Restaurant Rockstars Episode 367

Tax Tips + Tricks For Restaurants

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Your restaurant is probably paying too much in taxes!

Now, that I’ve got your attention I get it, you’re the restaurant owner or GM, not the tax guy. But think about it, if you’re not pro-active about your money, nobody else will be.

In this episode of the Restaurant Rockstars Podcast, I’m speaking with JT Pells, CPA.  JT is known as the “Tax Quarterback”. He specializes in tax tips and tricks (totally legal) to save, make, and keep more money!

This episode is power-packed.

Watch or listen as JT shares tax tips:

  • How restaurant owners can live “tax free”
  • The most common mistakes restaurants make with their taxes
  • Why “tax credits” are like deductions on “steroids” and how to get them
  • What your current tax provider or CPA might be missing in your restaurant
  • How to maximize restaurant expenses to lower Net Income
  • Tax Liability based on your restaurant’s form of organization

Like JT says, “You work your ass off in your restaurant, so why not give yourself every advantage to make and keep as much money as possible”?

JT’s giving away a free tax savings cheat sheet for our restaurant owner or GM listeners here:  jtpells.com/rockstars

Don’t miss this episode, then go out there and Rock YOUR Restaurant!
Roger

Connect with our guest:

youtube – PellsCPA

instagram – @PellsCPA

facebook -@PellsCPA

www.jtpells.com

Roger Beaudoin
Thanks again for tuning in. Now this episode is just power packed with money and cash saving tips from a CPAs expert perspective. My guest today Mr. JT Pells gives us all kinds of information, immediately actionable steps that you can take today maybe things that your current CPA or tax professional is missing things about your kids working in your business and monies that you can obviously pay to them and even invest for their future that will save your company money and will literally have your family work for you financially and in your business. Everything about home office deductions and monies that you might be missing, renting out a space in your home for board meetings and getting a tax benefit. The difference between a tax credit and obviously a tax deduction are huge and like JT says a tax credit is like a deduction on steroids. This episode is just full of information that if you’re a business owner or small restaurant owner or even a restaurant group owner, this is for you, so don’t miss it. Thanks to our sponsors of this week’s episode. Thank you audience once again for tuning in. Listen on.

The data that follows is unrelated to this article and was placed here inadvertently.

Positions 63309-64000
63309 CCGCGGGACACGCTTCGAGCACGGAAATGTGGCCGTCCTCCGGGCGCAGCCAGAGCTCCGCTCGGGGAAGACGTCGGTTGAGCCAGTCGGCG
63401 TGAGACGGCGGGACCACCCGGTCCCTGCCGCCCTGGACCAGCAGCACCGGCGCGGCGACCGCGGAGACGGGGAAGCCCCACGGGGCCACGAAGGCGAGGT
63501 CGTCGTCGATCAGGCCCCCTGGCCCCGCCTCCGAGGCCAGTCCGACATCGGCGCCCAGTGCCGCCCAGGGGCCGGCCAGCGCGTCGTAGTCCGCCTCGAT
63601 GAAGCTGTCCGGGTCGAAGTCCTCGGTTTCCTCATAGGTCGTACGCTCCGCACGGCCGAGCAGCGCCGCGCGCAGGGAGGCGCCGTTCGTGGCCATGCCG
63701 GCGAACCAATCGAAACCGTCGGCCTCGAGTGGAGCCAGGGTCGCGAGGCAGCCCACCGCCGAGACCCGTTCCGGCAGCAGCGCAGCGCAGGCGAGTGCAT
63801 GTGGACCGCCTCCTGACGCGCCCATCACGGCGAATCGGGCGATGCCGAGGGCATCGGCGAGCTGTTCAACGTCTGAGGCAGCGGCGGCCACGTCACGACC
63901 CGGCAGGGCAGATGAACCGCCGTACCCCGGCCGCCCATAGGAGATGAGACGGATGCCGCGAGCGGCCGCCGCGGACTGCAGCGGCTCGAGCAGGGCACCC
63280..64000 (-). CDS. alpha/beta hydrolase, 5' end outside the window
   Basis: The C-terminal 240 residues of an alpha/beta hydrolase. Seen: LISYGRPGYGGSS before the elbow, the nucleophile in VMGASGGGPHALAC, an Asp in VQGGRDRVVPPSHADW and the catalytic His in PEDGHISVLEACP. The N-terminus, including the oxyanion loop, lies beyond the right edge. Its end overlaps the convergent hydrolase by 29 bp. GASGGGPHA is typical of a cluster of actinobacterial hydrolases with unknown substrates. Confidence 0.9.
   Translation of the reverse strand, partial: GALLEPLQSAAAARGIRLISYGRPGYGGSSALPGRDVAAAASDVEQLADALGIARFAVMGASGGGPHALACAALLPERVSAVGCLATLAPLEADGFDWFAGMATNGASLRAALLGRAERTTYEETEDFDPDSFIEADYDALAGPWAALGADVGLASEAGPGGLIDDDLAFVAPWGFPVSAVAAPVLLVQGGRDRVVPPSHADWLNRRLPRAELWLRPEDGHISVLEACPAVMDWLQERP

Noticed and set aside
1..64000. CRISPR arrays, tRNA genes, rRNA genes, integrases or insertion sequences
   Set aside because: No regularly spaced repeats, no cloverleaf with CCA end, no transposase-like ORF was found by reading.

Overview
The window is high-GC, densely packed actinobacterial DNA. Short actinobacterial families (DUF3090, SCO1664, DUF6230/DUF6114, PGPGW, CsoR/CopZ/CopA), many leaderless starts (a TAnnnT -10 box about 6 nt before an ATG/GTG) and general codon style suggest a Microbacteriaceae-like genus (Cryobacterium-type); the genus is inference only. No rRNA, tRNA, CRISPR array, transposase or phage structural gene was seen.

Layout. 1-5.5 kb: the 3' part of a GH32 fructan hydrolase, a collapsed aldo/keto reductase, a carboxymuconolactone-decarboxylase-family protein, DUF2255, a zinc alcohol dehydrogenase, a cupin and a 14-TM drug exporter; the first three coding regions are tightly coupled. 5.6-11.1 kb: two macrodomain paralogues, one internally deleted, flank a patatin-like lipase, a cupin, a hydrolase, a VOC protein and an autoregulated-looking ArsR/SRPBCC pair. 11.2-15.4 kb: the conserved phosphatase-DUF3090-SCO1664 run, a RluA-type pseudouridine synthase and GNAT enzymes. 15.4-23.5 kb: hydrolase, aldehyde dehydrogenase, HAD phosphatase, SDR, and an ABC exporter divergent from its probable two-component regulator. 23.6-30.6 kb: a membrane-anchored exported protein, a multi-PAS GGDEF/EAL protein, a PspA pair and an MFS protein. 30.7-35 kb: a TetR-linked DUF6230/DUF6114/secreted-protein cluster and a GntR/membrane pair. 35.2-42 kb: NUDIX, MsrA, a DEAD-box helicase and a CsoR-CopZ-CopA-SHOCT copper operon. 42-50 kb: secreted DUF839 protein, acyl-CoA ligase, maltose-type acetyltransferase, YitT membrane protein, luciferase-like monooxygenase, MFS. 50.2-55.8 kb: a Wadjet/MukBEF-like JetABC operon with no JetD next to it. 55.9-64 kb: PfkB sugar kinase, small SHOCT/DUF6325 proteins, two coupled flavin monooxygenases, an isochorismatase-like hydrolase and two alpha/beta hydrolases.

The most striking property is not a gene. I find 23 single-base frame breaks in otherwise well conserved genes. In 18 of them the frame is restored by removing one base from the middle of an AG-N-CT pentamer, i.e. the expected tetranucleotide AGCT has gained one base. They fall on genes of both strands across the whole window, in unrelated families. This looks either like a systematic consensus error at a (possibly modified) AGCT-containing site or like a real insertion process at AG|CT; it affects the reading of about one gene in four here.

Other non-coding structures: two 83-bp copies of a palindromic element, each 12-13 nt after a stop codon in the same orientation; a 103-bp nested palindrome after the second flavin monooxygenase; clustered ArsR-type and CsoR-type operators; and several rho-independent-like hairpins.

Intro/Exit
You’re tuned in to the restaurant rockstars podcast powerful ideas to rock your restaurant. Here’s your host Roger Beaudoin.

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Roger Beaudoin
Hey, JT, welcome to show today. How you doing? Thanks for being here.

Guest
Yeah, Thank you, Roger. I’m doing real well. I’m excited to be here. And we’re gonna talk about some good, good tax and accounting strategies for a lot of the restaurant listeners or restaurant owners that are listening to us today. So we’re gonna, we’re gonna have some fun and give you guys some good tips.

Roger Beaudoin
Well, you know, accounting and taxes and tax planning are not the most exciting topic, but you seem like a really interesting guy. And I know that you’re going to add a lot of juice to this episode. But it is critically important, you know, putting yourself in the best financial position, literally every week, every month every year is so vital to the bottom line of restaurants because the margins are so slim and you’re working so hard. It’s like why not keep as much money as you can. And I know that’s your philosophy. So glad to have you here.

Guest
No, so yeah, just like you said, yeah, you want to keep as much money as you can. So go ahead.

Roger Beaudoin
Awesome. You know, I found your website really interesting because he had some really cool testimonials and one was, you know One of the Shark Tank guys said that he’d hooked me up with his account. And I said, Nope, I got my guy. And then in other another place called you the tax quarterback. So tell us about, there’s some personality behind that. But clearly people really welcome the advice they’ve gotten, you’ve saved them lots of money, you’ve made a big impact in their businesses. But why the tax quarterback? Is that kind of a moniker that now you sort of hang on the wall?

Guest